Academic journal article Journal of Drug Issues

Exploring Arrestee Drug Use in Rural Nebraska

Academic journal article Journal of Drug Issues

Exploring Arrestee Drug Use in Rural Nebraska

Article excerpt

Since 1987, the Arrestee Drug Abuse Monitoring Program (ADAM-formerly known as the Drug Use Forecasting Program) has documented the prevalence and type of arrestee drug use across the nation. Unfortunately, this research is limited to urban or metropolitan areas, possibly because of presumed low levels of both crime and drugs in rural areas. The purpose of this paper is to present the importance of researching arrestee drug use in rural areas using data collected from the Rural ADAM Pilot Program. Specifically, this study examines the prevalence and type of arrestee drug use in four rural Nebraska counties and compares these results to those found in Omaha, Nebraska, which is a current ADAM site. Results indicated that arrestee drug use is similar to that in urban areas and the type of arrestee drug use varies across rural counties as well as between rural and urban areas. Most importantly, rural arrestee methamphetamine use appeared to exceed Omaha arrestee use in one rural area. These findings have substantial implications for planning at the local, state, and federal levels.

INTRODUCTION

A substantial amount of research examines the prevalence of drug use among offenders and contributes to our knowledge on drugs and crime (Belenko & Peugh, 1998; Chaiken & Chaiken, 1990; Brooke, Taylor, Gunn, & Maden, 1993; Peters, Greenbaum, Edens, Carter, & Ortiz, 1998; Warner & Leukefeld, 2001). One of the most instrumental programs in this area is the ADAM program, which tracks the prevalence of drug use among arrestees in 34 sites across the nation (Department of Justice [DOJ], 2000). Specifically, ADAM findings demonstrate that drug use is prevalent among all types of offenders, not just drug offenders; marijuana is the most prevalent drug among arrestees; multiple drug use among arrestees is often common; and the prevalence of harder drugs such as heroin, cocaine/crack, and methamphetamine varies by geographic location.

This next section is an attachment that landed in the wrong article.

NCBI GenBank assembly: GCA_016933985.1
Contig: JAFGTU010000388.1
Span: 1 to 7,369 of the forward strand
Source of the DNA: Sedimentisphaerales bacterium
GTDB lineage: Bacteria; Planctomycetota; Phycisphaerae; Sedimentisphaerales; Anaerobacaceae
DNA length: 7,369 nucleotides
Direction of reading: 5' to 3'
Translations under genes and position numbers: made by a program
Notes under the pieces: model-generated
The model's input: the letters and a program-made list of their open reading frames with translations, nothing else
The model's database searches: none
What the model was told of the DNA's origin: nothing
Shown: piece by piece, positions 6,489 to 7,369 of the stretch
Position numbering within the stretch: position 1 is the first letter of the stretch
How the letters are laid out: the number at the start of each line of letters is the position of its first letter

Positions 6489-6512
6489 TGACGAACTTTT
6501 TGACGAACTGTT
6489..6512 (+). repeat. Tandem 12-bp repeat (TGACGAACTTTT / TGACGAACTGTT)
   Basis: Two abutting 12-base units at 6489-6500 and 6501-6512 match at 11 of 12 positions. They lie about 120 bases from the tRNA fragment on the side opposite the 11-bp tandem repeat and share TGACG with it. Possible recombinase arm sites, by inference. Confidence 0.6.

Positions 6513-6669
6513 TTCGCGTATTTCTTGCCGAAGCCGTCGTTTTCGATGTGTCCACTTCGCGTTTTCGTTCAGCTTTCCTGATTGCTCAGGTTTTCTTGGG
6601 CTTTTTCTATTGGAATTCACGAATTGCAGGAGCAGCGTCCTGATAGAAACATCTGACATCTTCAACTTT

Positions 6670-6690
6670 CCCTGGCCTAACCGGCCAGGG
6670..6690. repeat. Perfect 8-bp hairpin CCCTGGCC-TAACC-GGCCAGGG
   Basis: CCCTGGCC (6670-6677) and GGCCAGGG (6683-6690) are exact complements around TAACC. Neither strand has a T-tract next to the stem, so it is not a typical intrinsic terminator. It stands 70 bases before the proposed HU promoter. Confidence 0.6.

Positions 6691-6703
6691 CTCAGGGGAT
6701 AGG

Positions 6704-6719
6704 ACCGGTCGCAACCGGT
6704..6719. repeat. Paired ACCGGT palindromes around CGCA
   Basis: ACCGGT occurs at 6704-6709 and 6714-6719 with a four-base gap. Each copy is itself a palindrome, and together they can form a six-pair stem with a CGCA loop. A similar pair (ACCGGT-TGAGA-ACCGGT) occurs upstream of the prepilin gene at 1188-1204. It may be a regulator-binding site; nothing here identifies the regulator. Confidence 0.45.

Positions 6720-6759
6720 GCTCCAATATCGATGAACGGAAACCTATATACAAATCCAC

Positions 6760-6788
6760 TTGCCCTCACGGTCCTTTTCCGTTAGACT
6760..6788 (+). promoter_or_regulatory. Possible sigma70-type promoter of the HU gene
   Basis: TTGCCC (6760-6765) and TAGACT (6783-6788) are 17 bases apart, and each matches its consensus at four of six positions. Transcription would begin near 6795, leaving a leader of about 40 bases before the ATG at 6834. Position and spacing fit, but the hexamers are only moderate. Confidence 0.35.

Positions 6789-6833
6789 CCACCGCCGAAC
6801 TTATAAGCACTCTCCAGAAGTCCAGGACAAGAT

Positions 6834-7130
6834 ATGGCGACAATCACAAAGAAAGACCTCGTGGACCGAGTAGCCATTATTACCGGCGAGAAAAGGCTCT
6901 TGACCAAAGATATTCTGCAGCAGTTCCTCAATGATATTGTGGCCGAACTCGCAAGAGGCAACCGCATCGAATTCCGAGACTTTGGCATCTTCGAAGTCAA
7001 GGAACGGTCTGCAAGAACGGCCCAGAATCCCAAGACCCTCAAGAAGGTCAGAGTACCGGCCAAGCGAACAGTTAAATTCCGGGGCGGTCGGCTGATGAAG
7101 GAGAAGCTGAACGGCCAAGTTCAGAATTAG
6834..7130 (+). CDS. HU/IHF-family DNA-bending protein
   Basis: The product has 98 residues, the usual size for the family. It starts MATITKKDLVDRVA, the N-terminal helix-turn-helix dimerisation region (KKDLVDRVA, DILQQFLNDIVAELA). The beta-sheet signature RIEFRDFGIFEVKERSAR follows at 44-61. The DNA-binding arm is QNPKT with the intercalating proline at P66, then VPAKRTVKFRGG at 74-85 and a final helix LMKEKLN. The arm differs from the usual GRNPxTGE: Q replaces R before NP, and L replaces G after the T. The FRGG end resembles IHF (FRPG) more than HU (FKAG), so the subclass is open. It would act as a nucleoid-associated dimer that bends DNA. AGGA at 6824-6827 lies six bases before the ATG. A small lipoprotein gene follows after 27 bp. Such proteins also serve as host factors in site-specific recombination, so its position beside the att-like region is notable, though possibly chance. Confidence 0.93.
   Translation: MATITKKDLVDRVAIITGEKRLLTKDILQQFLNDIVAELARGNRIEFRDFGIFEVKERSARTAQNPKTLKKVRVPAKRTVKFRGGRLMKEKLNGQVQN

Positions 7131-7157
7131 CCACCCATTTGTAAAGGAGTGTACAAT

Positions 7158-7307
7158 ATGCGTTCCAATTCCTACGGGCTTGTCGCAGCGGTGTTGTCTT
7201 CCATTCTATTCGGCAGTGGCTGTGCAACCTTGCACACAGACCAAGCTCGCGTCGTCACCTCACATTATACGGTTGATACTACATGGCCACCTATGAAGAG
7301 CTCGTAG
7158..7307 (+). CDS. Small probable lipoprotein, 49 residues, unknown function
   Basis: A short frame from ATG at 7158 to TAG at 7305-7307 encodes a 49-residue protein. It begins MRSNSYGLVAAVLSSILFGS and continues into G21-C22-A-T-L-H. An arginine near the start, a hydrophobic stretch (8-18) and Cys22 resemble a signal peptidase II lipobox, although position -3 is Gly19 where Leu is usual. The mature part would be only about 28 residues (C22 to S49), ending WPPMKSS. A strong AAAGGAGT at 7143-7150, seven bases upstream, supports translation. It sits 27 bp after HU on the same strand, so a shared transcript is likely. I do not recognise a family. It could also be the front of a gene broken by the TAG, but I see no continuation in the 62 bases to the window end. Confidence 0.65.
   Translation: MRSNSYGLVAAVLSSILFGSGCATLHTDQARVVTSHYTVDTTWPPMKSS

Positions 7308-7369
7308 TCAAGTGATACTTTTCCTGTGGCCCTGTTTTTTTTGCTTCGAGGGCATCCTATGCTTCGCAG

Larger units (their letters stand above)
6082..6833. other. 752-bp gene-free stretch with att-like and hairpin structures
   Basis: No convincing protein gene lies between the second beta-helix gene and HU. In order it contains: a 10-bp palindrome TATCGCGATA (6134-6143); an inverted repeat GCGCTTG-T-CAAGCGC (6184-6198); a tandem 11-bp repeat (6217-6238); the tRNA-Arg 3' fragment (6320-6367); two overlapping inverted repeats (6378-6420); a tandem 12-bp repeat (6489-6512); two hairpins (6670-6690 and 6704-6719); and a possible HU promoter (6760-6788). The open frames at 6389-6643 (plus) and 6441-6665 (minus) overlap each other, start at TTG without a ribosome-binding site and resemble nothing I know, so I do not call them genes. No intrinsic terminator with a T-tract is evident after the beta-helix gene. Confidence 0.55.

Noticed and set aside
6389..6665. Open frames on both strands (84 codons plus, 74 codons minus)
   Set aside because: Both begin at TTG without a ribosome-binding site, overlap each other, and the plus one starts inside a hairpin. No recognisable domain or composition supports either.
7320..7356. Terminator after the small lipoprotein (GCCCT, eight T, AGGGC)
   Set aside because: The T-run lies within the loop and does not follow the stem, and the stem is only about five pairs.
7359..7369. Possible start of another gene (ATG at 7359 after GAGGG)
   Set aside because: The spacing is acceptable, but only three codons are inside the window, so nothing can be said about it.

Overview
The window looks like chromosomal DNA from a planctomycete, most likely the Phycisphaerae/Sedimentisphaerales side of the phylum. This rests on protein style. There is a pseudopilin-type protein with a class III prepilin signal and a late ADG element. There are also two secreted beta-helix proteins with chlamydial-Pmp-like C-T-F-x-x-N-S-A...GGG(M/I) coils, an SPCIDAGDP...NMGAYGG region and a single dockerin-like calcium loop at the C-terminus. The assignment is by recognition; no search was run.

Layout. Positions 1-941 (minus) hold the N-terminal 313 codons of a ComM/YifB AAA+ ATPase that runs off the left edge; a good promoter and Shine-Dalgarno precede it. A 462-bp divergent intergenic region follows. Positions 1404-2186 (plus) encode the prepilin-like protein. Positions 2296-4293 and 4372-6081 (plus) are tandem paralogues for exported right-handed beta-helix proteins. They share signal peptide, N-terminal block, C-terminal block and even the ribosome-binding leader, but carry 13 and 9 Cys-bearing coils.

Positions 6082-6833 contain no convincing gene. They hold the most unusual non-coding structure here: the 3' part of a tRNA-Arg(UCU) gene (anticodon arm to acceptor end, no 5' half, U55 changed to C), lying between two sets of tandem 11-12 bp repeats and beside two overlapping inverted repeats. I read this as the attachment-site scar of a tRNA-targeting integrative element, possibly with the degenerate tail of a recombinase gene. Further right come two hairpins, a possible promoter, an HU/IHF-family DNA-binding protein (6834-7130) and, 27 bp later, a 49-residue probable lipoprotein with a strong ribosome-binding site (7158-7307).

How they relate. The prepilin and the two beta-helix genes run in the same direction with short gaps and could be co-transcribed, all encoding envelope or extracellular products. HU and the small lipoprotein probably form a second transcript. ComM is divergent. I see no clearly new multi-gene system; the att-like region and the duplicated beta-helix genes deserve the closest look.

Unfortunately, ADAM as well as other research in this area traditionally focuses on metropolitan or well-populated areas, neglecting the role of drug use among offenders in rural areas. Urban-based studies rarely reflect the demographic, social, and cultural differences in rural areas and do not address how the findings may or may not apply to rural populations. The absence of rural areas from this research contributes to the impression that rural areas are "safe havens" from such problems; yet, statistics indicate that rural areas face increasing challenges from both drug use and crime. While the characteristics of rural areas (e.g., smaller populations and informal networks) potentially make these areas more vulnerable to the social problems caused or facilitated by drug use and crime, the impression that rural areas are "safe" from the problems of drug use often presents a significant obstacle to securing external funds. In particular, rural areas are less likely to receive funds with little or no data to document the role of drug use among offenders. The purpose of this study is to address this gap in the literature by examining the prevalence of drug use among arrestees in rural areas using ADAM data collected as part of an outreach pilot study. This study will document the prevalence of drug use among rural arrestees, identify which drugs are most significant in rural areas, and compare drug use among rural arrestees to that among urban arrestees in Nebraska.

DRUG USE AND CRIME TRENDS IN RURAL AREAS

In 1981, the U.S. Department of Health and Human Services published a report on rural drug use and found that rural lifetime drug use prevalence rates had increased to two-thirds of nonrural use rates between 1974 and 1979. Based on these trends, the authors predicted that rate differences would disappear entirely if current declining trends persisted (Harrell & Cisin, 1981, p. 1). This prediction came closer to reality at the turn of the 21st century. …

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